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Ultimate Classic Rock 02 August, 2021 - 10:55pm 21 views

Which member of ZZ Top died?

Legendary Texas musician, singer, and songwriter Dusty Hill, of the world-famous trio ZZ Top, died at his home in Houston, Texas Wednesday, just days after leaving the road over a hip issue. Hill was 72. NBC 5 Dallas-Fort WorthZZ Top's Iconic Bassist Dusty Hill Dies at 72

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The show goes on for ZZ Top: Elwood Francis fills in for Dusty Hill during concert following bassist’s death

KPRC Click2Houston 02 August, 2021 - 02:03pm

According to Billboard, guitarist Billy Gibbons introduced Elwood Francis, the band’s guitar tech, at the concert in Tuscaloosa, Alabama.

“We’re gonna have a good time in here tonight. Got a new guy up here, as you know. Dusty gave me the directive. My friend, your pal, Elwood Francis is gonna hold it down behind me,” Gibbons told the crowd.

On July 23, ZZ Top issued a statement on Facebook regarding Hill’s departure from the tour to address a hip issue.

Per the group’s statement, Hill had said that “the show must go on,” and so Francis filled in to play slide guitar, bass, and harmonica.

On July 28, ZZ Top announced in a statement that Hill had died at his home in Houston.

ZZ Top played their first show following Hill’s death on Friday, with Francis filling in for Hill.

The band’s tour is currently scheduled to run through the end of the year, with the final show set for Dec. 12 in Midland, Texas. See details of the tour here.

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Dusty Hill Recorded Vocal Tracks for New ZZ Top Album

Ultimate Classic Rock 02 August, 2021 - 07:32am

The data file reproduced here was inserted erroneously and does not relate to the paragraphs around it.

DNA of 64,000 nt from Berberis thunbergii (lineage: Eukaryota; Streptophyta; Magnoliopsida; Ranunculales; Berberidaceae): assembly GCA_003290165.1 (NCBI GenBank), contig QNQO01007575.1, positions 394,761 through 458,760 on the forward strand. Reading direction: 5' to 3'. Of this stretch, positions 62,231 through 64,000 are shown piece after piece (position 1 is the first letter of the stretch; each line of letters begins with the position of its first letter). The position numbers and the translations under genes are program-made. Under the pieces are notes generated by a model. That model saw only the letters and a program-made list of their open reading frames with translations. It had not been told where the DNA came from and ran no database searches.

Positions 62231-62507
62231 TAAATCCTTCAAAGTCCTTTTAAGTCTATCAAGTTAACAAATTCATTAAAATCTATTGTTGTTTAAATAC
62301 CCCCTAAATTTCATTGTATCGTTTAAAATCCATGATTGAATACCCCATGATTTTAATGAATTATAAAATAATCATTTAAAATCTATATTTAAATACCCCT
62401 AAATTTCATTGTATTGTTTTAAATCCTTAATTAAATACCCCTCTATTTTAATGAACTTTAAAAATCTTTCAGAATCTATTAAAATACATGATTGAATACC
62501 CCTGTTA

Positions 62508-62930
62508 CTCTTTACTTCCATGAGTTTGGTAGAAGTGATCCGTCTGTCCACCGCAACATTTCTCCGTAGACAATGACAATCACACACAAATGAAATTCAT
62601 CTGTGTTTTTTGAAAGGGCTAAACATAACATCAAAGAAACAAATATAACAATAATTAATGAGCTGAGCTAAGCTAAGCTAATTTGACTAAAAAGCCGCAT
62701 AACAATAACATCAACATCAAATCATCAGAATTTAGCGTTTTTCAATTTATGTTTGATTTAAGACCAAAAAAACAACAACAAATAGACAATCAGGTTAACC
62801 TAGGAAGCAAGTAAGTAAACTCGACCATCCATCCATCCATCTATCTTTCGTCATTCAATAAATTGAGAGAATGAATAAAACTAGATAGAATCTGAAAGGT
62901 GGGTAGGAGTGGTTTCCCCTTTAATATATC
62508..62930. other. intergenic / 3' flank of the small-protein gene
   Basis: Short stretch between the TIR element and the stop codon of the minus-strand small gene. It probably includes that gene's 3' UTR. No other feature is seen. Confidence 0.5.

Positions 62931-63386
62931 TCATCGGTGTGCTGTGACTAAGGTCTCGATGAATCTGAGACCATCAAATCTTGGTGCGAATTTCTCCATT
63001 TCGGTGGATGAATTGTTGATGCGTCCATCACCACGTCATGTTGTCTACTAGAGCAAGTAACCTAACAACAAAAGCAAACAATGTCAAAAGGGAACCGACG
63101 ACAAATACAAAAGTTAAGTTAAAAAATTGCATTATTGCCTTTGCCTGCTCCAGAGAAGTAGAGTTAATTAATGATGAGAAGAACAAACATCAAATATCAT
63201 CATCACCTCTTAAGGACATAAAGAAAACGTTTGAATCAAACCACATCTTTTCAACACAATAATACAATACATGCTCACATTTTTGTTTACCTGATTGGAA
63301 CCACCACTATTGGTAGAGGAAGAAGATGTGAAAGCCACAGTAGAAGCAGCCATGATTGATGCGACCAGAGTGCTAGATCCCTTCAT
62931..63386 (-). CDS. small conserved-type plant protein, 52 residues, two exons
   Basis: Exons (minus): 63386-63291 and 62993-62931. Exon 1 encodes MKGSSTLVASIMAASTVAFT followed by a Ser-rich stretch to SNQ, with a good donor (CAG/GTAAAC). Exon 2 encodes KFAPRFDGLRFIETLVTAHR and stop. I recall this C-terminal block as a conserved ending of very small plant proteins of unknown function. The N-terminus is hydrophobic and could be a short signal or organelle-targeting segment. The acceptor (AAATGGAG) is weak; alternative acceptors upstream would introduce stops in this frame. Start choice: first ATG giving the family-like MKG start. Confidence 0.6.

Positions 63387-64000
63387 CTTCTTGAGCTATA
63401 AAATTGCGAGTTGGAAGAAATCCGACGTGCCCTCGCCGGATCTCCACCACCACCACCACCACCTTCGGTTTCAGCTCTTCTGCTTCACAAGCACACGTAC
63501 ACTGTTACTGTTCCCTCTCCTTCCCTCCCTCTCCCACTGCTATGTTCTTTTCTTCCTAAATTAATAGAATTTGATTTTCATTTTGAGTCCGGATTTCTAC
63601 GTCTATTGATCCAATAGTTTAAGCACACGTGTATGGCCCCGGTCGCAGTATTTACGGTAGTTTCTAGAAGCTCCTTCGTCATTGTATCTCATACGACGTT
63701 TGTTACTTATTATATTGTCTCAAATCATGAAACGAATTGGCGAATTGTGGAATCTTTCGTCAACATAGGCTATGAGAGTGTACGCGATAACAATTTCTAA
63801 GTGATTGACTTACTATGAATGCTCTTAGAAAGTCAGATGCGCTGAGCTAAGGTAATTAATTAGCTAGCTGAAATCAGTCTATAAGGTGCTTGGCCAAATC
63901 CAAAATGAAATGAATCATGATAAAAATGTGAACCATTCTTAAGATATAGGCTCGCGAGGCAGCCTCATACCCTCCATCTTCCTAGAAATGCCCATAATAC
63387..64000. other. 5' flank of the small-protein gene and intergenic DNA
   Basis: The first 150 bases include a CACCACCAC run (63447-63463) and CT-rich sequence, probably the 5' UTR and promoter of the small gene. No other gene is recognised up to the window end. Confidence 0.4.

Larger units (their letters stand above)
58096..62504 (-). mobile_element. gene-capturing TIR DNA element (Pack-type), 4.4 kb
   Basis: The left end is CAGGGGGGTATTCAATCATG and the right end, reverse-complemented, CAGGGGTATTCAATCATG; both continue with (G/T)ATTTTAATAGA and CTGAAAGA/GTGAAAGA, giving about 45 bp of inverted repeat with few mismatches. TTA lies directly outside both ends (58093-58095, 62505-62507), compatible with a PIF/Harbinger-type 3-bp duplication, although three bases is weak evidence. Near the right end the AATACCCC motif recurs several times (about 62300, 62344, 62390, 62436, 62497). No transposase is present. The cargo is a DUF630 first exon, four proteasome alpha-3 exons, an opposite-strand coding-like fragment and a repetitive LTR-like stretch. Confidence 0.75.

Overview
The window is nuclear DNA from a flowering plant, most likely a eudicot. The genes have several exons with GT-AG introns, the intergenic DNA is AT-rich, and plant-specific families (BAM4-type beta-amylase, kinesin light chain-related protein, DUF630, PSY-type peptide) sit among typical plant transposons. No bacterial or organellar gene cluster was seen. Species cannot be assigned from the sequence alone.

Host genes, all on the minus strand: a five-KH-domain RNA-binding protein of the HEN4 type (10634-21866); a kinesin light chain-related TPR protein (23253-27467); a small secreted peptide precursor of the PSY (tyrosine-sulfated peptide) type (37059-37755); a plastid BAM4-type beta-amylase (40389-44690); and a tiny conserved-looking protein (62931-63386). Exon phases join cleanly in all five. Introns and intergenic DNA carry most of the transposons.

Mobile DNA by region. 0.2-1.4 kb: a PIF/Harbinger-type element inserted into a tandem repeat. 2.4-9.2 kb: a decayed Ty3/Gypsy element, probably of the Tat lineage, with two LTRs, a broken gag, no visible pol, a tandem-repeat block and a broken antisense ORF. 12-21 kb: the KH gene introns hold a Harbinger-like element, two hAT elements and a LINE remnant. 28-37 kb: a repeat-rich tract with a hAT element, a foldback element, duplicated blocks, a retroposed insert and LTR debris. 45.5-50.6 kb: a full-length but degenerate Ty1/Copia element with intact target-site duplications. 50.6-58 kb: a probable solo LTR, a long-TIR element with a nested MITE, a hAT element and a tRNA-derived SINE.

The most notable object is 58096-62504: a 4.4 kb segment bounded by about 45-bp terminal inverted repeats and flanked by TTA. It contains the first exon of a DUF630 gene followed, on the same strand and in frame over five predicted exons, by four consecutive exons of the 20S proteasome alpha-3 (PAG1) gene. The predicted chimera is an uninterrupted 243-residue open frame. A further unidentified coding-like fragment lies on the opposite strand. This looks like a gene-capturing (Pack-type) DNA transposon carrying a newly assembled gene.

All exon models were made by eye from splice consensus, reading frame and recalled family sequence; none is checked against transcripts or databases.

Late ZZ Top bassist Dusty Hill recorded bass and vocal tracks for a new ZZ Top album in the months leading up to his death, according to a new interview with singer and guitarist Billy Gibbons.

The frontman recently told Variety that Hill, who died the past week at the age of 72, had delivered some lead vocal performances for ZZ Top’s next album, which will mark their first studio effort since 2012’s La Futura. Gibbons admitted it will “require some completion work” to incorporate Hill’s vocal tracks into the finished LP, but the band has “got a couple of things [with Dusty singing lead] that’ll make sense.”

Hill, who served in the Texas blues trio with Gibbons and drummer Frank Beard since 1969, shared lead vocal duties with Gibbons, most notably on the song “Tush,” which became ZZ Top’s first Top 20 hit in 1975. The band will soldier on with longtime guitar tech Elwood Francis filling in for Hill, per the bassist’s directive. ZZ Top canceled their Wednesday performance in Simpsonville, S.C., after Hill’s death, but they were back on the road Friday night, giving a spirited performance in Tuscaloosa, Ala.

Gibbons recently told Classic Rock that ZZ Top’s 16th studio album could arrive by “the very late end” of this year. The guitarist has kept busy in the decade since La Futura, putting out three studio albums in less than six years. His latest solo LP, Hardware, arrived in June.

ZZ Top have been working on their new album with famed producer Rick Rubin, who also coproduced La Futura with Gibbons. The guitarist previously said the La Futura sessions yielded enough material for a second volume. “The label didn’t really want to release a dual disc in this rather topsy-turvy musical landscape, where promoting new material is so challenging," he said in 2012. "So we’re sitting on 10 more songs. … We have that big ball of wax waiting to roll."

Dusty Hill Recorded Vocal Tracks for New ZZ Top Album

MusicRadar 02 August, 2021 - 07:32am

Late ZZ Top bassist Dusty Hill recorded bass and vocal tracks for a new ZZ Top album in the months leading up to his death, according to a new interview with singer and guitarist Billy Gibbons.

The frontman recently told Variety that Hill, who died the past week at the age of 72, had delivered some lead vocal performances for ZZ Top’s next album, which will mark their first studio effort since 2012’s La Futura. Gibbons admitted it will “require some completion work” to incorporate Hill’s vocal tracks into the finished LP, but the band has “got a couple of things [with Dusty singing lead] that’ll make sense.”

Hill, who served in the Texas blues trio with Gibbons and drummer Frank Beard since 1969, shared lead vocal duties with Gibbons, most notably on the song “Tush,” which became ZZ Top’s first Top 20 hit in 1975. The band will soldier on with longtime guitar tech Elwood Francis filling in for Hill, per the bassist’s directive. ZZ Top canceled their Wednesday performance in Simpsonville, S.C., after Hill’s death, but they were back on the road Friday night, giving a spirited performance in Tuscaloosa, Ala.